As the owner of multiple franchises and with a family history of major brand franchises and a career as a franchise broker, it’s safe to say that Andrew Lawrie knows a thing or two about franchising. So, when he decided to add a junk hauling franchise to his portfolio, he knew College Hunks Hauling Junk and Moving was the best choice.
This is his story.
When did your College Hunks franchise open?
We opened in September of 2016. It’s been pretty busy so far, so that’s awesome.
What were you doing before you started with College Hunks?
I actually have been in franchising for about 15 years. I’ve been either president or the sales director or operations director of several different brands. We currently own a Philly Pretzel Factory franchise, College Hunks, obviously, and Fitness Machine Technicians. I’m also a business broker and the co-founder of the Philadelphia Franchise Association.
So, you pretty much have no free time.
Are you having somebody run your College Hunks for you or are you just splitting your time?
We have a manager for the Philly Pretzel Factory. For the Fitness Machine Technicians, we have an operations manager, who I’m actually going to convert over to College Hunks. Currently, I’m acting as the operations manager until we get further down the road, and then I’ll know enough to basically transfer and teach.
What made you decide to expand your portfolio into junk hauling?
Actually, my wife and I were watching Blue Collar Millionaire and saw the story on Nick and Omar [the founders of College Hunks]. My wife was very excited about it, more than any of the other franchises we’ve done. We brought it to my parents, who are our business partners in this venture, and we decided pretty much on the spot that we wanted to do it. Soon after that I was down in Florida doing training for Murphy Business Financial, the business brokerage. I emailed Danielle Wright Kimble, the Franchise Developer for College Hunks, and we met up that day.
What was it about that conversation that confirmed you had made the right choice?
I’ve read, written and seen about a thousand different franchise disclosure documents (FDD) so I just asked my basic questions about the FDD. She sent it over. As soon as I read the FDD, I liked what I read, the service and everything, and I pretty much moved forward with it right then.
What are the main things that you liked about the business once you looked into it?
A couple of the main things are, number one, the fact that we have the call center down in Tampa. I think that’s absolutely essential. It’s easier for us to work on the business without us having to take all the phone calls day in and day out and do the scheduling. It makes us able to be out on the road and performing our jobs even better. Number two is the marketing. I like it when I see a company putting so much effort into their marketing and their branding. We truly believe in spending money to make money. It was mainly the marketing and the call center.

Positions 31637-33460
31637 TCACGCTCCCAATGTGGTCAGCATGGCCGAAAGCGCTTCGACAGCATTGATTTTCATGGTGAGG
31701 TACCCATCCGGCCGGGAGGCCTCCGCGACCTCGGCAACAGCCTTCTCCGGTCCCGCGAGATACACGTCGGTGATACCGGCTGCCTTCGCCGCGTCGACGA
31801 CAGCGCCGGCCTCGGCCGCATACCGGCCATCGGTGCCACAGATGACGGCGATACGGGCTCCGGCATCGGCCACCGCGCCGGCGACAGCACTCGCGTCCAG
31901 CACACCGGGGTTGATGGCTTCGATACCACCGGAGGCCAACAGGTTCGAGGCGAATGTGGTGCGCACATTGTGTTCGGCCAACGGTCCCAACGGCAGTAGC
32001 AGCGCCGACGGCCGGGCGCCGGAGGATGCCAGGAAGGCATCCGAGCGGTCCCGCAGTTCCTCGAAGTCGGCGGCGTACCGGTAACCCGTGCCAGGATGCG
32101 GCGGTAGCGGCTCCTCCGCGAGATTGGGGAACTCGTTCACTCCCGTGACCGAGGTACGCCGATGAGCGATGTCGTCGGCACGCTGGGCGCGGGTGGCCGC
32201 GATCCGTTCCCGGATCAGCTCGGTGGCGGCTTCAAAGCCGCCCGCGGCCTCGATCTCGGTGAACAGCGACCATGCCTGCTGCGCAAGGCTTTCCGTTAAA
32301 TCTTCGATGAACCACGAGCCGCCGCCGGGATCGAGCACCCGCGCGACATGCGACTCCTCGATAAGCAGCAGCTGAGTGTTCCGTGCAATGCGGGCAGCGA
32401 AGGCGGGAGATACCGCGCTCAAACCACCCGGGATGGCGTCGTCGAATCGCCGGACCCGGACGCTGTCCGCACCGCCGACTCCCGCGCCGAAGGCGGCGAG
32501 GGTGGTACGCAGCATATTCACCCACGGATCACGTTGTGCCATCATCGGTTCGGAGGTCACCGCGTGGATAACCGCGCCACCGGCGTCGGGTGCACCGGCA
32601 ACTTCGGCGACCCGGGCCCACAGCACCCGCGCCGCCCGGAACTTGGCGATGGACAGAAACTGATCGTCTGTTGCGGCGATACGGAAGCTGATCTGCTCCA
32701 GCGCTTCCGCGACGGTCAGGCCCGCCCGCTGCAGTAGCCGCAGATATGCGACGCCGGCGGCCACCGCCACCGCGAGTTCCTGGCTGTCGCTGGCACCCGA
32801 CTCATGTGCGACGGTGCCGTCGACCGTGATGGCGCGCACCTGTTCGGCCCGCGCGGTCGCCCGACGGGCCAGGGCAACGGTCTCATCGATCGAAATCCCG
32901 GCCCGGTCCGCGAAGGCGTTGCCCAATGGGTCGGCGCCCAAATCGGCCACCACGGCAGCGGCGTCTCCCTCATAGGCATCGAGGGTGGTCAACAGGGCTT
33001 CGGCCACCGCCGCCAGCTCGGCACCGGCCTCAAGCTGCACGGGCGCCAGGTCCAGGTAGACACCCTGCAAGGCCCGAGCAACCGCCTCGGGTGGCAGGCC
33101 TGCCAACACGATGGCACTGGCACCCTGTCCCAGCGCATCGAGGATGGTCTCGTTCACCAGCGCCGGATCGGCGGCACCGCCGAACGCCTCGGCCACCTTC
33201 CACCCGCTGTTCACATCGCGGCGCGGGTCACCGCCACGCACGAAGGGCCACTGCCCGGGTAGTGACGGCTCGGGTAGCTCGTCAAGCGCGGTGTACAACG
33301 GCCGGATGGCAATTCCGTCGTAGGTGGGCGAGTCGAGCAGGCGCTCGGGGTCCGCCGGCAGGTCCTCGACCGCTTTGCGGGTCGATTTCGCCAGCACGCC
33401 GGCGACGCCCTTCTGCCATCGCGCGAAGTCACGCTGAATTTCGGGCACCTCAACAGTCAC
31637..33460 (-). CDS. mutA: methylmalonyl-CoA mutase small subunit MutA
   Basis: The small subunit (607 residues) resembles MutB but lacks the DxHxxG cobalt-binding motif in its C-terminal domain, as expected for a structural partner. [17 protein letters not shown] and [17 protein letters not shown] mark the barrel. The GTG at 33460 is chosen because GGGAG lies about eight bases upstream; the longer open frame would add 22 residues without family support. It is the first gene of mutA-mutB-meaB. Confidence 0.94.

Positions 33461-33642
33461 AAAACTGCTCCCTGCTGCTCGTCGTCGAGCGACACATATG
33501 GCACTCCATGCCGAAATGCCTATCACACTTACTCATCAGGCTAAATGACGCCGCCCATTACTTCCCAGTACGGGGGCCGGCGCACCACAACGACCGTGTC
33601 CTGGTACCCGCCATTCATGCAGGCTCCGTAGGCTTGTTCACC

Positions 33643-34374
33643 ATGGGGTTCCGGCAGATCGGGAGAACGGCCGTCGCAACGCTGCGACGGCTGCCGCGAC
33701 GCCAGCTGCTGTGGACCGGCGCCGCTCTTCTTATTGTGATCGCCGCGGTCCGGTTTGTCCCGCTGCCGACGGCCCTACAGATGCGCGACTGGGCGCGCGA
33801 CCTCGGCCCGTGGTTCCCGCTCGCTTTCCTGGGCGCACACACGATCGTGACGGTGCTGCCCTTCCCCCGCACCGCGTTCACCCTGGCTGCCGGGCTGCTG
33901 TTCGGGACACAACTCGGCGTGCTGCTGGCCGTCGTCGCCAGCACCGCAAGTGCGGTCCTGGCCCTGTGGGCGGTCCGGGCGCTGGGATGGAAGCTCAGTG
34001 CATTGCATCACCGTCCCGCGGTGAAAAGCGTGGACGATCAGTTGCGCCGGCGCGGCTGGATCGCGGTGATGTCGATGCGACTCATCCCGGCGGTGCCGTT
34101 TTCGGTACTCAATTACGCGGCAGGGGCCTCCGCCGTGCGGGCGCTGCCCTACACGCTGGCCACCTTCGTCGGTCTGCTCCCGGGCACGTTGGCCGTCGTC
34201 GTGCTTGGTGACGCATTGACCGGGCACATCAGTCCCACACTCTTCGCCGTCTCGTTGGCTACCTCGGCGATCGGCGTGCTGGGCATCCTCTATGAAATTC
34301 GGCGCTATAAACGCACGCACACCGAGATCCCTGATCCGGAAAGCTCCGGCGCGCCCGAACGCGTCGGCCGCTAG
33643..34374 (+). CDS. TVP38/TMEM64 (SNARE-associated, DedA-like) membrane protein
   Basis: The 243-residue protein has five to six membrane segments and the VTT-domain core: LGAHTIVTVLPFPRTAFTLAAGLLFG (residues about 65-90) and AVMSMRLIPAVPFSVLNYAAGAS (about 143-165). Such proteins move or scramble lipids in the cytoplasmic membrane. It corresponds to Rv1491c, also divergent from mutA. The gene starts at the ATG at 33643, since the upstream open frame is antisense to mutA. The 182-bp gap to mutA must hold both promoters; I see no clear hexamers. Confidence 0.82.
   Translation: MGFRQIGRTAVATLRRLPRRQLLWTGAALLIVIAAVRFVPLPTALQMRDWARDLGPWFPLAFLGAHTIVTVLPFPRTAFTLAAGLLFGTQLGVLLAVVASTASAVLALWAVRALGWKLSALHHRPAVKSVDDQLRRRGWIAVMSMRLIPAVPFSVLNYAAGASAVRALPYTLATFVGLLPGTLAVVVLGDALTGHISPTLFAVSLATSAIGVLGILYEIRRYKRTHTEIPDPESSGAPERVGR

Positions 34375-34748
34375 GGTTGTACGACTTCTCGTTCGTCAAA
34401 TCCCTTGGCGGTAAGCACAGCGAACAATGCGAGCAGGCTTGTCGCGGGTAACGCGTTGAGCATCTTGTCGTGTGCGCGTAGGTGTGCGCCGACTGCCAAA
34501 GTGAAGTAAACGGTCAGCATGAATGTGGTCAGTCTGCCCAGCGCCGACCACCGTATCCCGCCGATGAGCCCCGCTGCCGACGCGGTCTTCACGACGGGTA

Also, it’s obvious to me that it’s a recession-proof business. Yes, people might move out of their homes, but if something were to happen and the banks take over, somebody needs to go into those houses and clean them out or do the moving for them. I just think it’s an amazing system.
What are your overall goals for the business?
Specifically, we want to grow our zones. We currently have one zone. I’d love to be in the one and a half to two million revenue range with anywhere between three to four junk trucks and two to three moving trucks, at which point we’ll expand to another zone and hopefully up to three or four zones.
Is there another College Hunks franchise in your area?
There is. That’s one of the things that also attracted me to it is that I kept seeing the College Hunks trucks in our territory, even though I had already made my purchase. Mike Orr, over in West Chester, is a great franchisee. I think it’s free marketing when I see those guys in my territory, even before I opened up. It’s great.
In terms of support, how do you like the training you’ve had so far?
The training was great. I think that they know what they’re talking about. I just can’t wait to see the ongoing support. It’s mostly marketing. Because I’ve done several other franchises on the operation side, I’m pretty good at knowing what to look for. My family, my great uncle actually, started Dunkin Donuts, so I’ve been in franchising a very, very, very long time. When I look at a business, I’m looking for the coaching and support from the founders as well as the team. Letting me run my business the way that I know that they want it to be and then just helping me through those pitfalls or those plateaus.
How do you see your particular franchise filling a need in your community?
We believe in community outreach. We sponsor Little League. We sponsor teams. We work with the high schools and everything.
You’ve got so many businesses. Have you been doing any cross-promoting?
Always, always, always, always. Because two of them are service-based, a lot of the people that we’re hitting are the same. Then with the Philly Pretzel Factory, we used to bring pretzels to whatever meeting we booked. Everybody loves pretzels.
Are there any family members helping you out with the College Hunks business?
My wife is helping out a little here and there. My parents, Greg and Linda Lawrie, are business partners for this. I wouldn’t be here without my grandfather, in all honesty, Leonard Swartz. He’s been in franchising for sixty-some years and was the first CFO of Dunkin’ Donuts. My great uncle was Liam Rosenberg, who founded the IFA and Dunkin Donuts. Without those guys, I wouldn’t know what franchising is. I’ve just taken on the next step to do this with my family.